- Diuretics + Fish Oil – Diuretics help rid the body of salt and extra fluid by increasing urination. Diuretics are commonly used in those with high blood pressure or heart failure. Because diuretics can decrease blood pressure, when combined with supplements that may also lower blood pressure, diuretics could potentially increase risk for hypotension. 5
Medications for mood
- Antidepressants + 5-HTP – 5-HTP is a precursor of serotonin. Combining supplemental 5-HTP with antidepressant medications that increase serotonin levels in the brain could theoretically lead to serotonin syndrome, a dangerous overload of serotonin in the brain. Common side effects of serotonin syndrome include headache, confusion, and loss of muscle coordination, but in severe cases result in irregular heart rhythm or seizure. 6,7
- Anxiety medications + Grapefruit – Grapefruit can interfere with certain antianxiety medications by altering enzymes responsible for transporting these medications into the blood stream and the breakdown of these medications. This results in increased side effects of antianxiety medications, like prolonged sedation. 8 Grapefruit should be avoided with antianxiety medications to ensure appropriate levels of medications in the blood stream.
Blood thinning medications
- Warfarin + Vitamin K – Certain anticoagulants work to thin the blood by preventing the body from making clotting factors. Vitamin K is an essential vitamin to promote normal amounts of blood clotting in the body and preventing excessive bleeding. However, when combined, vitamin K can work against these anticoagulant medications and increase the risk for a blood clot. 9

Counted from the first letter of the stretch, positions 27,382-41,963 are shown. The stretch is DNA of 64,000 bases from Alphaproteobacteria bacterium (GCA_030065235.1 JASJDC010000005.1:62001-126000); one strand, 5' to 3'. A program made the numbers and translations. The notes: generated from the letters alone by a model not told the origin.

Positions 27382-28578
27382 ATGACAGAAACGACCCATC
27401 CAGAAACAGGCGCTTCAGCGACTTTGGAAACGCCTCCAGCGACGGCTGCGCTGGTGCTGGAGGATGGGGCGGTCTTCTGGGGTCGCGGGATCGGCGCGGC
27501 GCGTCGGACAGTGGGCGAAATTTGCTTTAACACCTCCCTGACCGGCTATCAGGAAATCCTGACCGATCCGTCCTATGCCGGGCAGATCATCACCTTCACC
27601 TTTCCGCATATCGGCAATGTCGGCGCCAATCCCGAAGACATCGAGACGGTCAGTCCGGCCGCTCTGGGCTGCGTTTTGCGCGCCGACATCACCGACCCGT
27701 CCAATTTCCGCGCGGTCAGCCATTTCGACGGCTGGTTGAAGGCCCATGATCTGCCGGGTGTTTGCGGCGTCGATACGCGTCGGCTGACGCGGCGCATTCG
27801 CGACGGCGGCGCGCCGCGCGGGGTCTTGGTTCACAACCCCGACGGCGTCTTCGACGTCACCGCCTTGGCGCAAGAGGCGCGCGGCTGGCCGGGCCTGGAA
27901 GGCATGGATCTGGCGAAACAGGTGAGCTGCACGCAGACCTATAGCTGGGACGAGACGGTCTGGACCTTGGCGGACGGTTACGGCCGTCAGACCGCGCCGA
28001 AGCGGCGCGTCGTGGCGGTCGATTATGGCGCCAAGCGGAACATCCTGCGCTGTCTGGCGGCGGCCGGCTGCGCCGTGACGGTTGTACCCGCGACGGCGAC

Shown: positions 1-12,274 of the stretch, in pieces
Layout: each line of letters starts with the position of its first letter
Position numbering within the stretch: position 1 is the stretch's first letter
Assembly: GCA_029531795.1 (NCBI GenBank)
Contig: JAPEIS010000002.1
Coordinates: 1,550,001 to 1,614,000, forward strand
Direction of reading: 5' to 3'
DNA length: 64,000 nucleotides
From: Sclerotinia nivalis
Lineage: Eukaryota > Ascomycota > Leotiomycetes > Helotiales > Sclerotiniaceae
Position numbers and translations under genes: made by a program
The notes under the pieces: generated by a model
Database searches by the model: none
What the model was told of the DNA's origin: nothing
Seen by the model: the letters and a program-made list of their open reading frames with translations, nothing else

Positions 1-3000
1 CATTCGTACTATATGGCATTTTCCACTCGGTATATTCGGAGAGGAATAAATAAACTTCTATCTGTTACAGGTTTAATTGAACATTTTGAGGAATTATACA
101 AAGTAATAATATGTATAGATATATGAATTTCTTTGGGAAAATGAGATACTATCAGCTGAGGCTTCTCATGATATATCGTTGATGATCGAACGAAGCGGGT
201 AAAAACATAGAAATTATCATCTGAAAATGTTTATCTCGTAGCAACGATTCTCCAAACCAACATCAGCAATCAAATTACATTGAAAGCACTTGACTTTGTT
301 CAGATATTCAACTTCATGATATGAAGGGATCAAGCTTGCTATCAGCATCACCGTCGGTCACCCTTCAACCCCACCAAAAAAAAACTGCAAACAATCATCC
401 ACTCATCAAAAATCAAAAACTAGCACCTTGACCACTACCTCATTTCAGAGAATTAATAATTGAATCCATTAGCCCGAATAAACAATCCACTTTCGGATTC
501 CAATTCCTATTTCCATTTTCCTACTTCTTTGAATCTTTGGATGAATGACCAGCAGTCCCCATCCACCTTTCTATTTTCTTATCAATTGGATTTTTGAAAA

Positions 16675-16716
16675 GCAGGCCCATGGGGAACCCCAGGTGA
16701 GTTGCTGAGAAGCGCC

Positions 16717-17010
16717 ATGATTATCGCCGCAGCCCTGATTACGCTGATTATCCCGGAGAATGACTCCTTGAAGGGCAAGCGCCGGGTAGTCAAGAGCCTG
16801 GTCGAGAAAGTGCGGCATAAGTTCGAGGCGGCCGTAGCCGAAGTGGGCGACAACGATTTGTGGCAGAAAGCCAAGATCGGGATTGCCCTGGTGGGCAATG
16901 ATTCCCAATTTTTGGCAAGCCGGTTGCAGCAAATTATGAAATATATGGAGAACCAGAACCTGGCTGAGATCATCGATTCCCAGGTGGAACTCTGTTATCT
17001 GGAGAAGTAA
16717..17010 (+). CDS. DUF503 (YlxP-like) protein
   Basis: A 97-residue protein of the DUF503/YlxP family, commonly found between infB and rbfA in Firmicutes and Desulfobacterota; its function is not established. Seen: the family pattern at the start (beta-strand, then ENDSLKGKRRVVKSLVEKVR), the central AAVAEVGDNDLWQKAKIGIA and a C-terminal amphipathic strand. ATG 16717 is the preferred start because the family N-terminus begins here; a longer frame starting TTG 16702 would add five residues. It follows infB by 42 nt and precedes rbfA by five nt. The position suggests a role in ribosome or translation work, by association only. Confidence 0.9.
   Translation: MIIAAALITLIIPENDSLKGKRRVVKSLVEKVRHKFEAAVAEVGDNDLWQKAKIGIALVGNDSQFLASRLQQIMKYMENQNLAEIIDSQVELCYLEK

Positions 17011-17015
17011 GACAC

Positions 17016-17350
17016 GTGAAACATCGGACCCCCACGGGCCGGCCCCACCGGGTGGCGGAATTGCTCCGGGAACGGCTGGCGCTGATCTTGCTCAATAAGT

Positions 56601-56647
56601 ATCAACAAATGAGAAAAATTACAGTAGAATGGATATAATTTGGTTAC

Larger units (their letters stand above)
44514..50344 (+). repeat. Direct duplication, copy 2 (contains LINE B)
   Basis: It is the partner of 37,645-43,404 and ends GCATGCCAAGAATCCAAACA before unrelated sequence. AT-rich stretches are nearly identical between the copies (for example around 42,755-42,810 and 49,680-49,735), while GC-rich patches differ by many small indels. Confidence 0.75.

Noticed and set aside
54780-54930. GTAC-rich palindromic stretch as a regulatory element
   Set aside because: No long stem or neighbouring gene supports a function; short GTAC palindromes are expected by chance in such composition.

- Oral Contraceptives + Green Tea Extract – Certain oral contraceptives can decrease caffeine clearance in the body by up to 65%, which can increase the effects of caffeine in green tea. 10, 11 To avoid an additive effect, Green Tea Extract supplementation should be avoided in those taking oral contraceptives.
- Oral Contraceptives + Garlic – Garlic can enhance the metabolism of certain hormones by amplifying the enzymes responsible for clearing this class of drugs. Garlic should be avoided with oral contraceptives to ensure the drug is not cleared too quickly from the body, potentially make the medication less effective.12
Medications that change responses of the immune system
- Immunosuppressant therapy + Spirulina – Spirulina is thought to stimulate the body’s immune system.13, 14 Immunosuppressant therapies, commonly used to treat Crohn’s disease and psoriasis, can be less effective if the body’s immune system is activated. Spirulina should be avoided when taking immunosuppressant drugs to ensure effective therapy.
- Statins + CoQ10 – Cholesterol lowering medications, called statins, block your body from producing cholesterol. Through this process, they also block your body from producing CoEnzyme Q10, a naturally occurring enzyme that plays a role in muscle energy production.15 It is thought that using a CoEnzyme Q10 supplement may reduce side effects of muscle pain and discomfort in patients taking a statin therapy.
- Antidiabetic Medications + Ashwagandha – Preliminary evidence shows that ashwagandha root powder can decrease blood glucose. 16, 17 To avoid an additive effect of blood sugar becoming too low, Ashwagandha should be avoided with those taking blood sugar lowering drugs.
- Thyroid medications + Iron – When taken simultaneously, thyroid medications and iron form insoluble complexes in the gastrointestinal tract preventing the absorption of thyroid medication into the blood stream. 18 Iron supplements should be taken at least two hours apart from thyroid medications to ensure complete absorption of the drug.
Speak with your doctor, pharmacist, or nutritionist to better understand any possible DNIs prior to starting a new medication or nutritional supplement program.